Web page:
These retrograde attitudes must be fought
Up until now, transgender or hijra individuals have been barred from their rightful inheritance upon the death of their parents. It is good to see that this unfair and discriminatory law is about to change: Transgender people will soon be able to inherit property, just like anyone else.
This is a win for human rights in Bangladesh.
Prime Minister Sheikh Hasina has told a cabinet meeting this week that the law was being drafted -- while the bill is yet to be proposed in parliament, it is expected to pass without difficulty.
The rights of the hijra community are slowly being recognized in the country, and while this has taken us too long as a nation, and while there are still challenges ahead that need to be tackled, these are indeed steps towards progress.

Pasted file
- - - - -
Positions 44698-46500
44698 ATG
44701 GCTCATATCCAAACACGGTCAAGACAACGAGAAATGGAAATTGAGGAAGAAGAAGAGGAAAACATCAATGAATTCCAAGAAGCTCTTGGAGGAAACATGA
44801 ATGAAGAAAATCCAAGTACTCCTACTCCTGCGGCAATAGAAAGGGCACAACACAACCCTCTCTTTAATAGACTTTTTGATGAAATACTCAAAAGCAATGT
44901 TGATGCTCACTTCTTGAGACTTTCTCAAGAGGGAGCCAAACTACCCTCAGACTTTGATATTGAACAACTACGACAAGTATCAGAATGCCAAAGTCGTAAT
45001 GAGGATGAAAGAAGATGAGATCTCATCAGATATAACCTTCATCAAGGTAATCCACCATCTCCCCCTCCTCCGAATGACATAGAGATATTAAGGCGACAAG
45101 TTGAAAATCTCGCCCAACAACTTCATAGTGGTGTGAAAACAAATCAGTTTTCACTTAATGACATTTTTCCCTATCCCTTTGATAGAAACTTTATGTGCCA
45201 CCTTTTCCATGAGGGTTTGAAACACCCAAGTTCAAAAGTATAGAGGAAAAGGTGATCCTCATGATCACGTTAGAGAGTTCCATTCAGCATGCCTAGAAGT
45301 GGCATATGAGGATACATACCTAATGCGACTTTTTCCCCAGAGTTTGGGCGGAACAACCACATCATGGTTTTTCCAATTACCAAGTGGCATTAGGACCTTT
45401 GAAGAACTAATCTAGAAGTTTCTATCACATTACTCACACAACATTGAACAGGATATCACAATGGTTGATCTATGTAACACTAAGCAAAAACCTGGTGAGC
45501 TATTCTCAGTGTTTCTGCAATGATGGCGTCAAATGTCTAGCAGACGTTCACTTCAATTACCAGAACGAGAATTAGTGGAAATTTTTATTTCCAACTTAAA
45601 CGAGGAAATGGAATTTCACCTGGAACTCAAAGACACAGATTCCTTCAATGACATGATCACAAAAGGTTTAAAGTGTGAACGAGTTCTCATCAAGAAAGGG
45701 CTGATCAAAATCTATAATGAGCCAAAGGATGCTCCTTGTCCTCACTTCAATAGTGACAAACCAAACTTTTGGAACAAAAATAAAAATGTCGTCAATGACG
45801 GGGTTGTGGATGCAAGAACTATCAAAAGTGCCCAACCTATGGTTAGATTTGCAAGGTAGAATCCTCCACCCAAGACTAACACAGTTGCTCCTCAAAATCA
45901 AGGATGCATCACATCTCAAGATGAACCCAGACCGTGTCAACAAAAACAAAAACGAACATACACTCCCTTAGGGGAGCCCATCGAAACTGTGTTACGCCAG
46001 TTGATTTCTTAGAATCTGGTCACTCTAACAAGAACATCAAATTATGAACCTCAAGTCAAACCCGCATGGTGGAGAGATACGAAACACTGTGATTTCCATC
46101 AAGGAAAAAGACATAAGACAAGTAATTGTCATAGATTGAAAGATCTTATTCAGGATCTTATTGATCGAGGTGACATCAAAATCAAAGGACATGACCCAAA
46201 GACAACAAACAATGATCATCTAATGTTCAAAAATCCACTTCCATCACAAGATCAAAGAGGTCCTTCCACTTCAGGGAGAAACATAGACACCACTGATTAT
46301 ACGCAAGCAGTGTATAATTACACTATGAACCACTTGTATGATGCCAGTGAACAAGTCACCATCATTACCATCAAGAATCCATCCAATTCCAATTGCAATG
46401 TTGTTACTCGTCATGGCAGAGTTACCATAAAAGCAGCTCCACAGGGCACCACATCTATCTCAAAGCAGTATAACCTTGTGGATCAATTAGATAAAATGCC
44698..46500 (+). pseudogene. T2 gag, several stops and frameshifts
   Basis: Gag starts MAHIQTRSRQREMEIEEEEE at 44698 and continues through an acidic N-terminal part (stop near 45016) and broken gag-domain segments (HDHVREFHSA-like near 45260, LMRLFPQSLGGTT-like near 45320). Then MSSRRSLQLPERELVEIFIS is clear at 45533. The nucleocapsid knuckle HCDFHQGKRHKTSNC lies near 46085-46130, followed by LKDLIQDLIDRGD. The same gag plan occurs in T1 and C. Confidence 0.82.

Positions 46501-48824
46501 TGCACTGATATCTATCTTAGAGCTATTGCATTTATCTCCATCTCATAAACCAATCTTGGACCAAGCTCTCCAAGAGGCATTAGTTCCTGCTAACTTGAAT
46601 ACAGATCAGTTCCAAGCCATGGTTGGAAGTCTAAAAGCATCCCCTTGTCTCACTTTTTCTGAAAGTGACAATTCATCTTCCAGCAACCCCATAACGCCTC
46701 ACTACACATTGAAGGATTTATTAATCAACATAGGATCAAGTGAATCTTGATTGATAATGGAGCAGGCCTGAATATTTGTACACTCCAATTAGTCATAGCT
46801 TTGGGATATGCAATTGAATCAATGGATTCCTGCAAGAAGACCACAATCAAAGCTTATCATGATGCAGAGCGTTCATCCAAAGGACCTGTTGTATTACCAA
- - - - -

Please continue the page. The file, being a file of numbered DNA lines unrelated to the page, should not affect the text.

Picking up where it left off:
It was only back in 2013 that Bangladesh allowed the 1.5 million-strong transgender community to identify as a separate gender. Last year, the community was allowed to register to vote as such, and just earlier this month, we opened our first madrasa for the transgender community.
Progress, then, is clearly happening when it comes to transgender rights. There is still, however, widespread discrimination in society against hijras, making it hard for them to get jobs or integrate into mainstream society. These retrograde attitudes must be fought, because at the end of the day, they are what hold us back and make new laws impossible to discuss.
We wish to be a tolerant, plularist nation, where the rights of all are protected, regardless of gender identity -- male, female, or transgender. There is still a long way to go in that regard, but we hope to get there.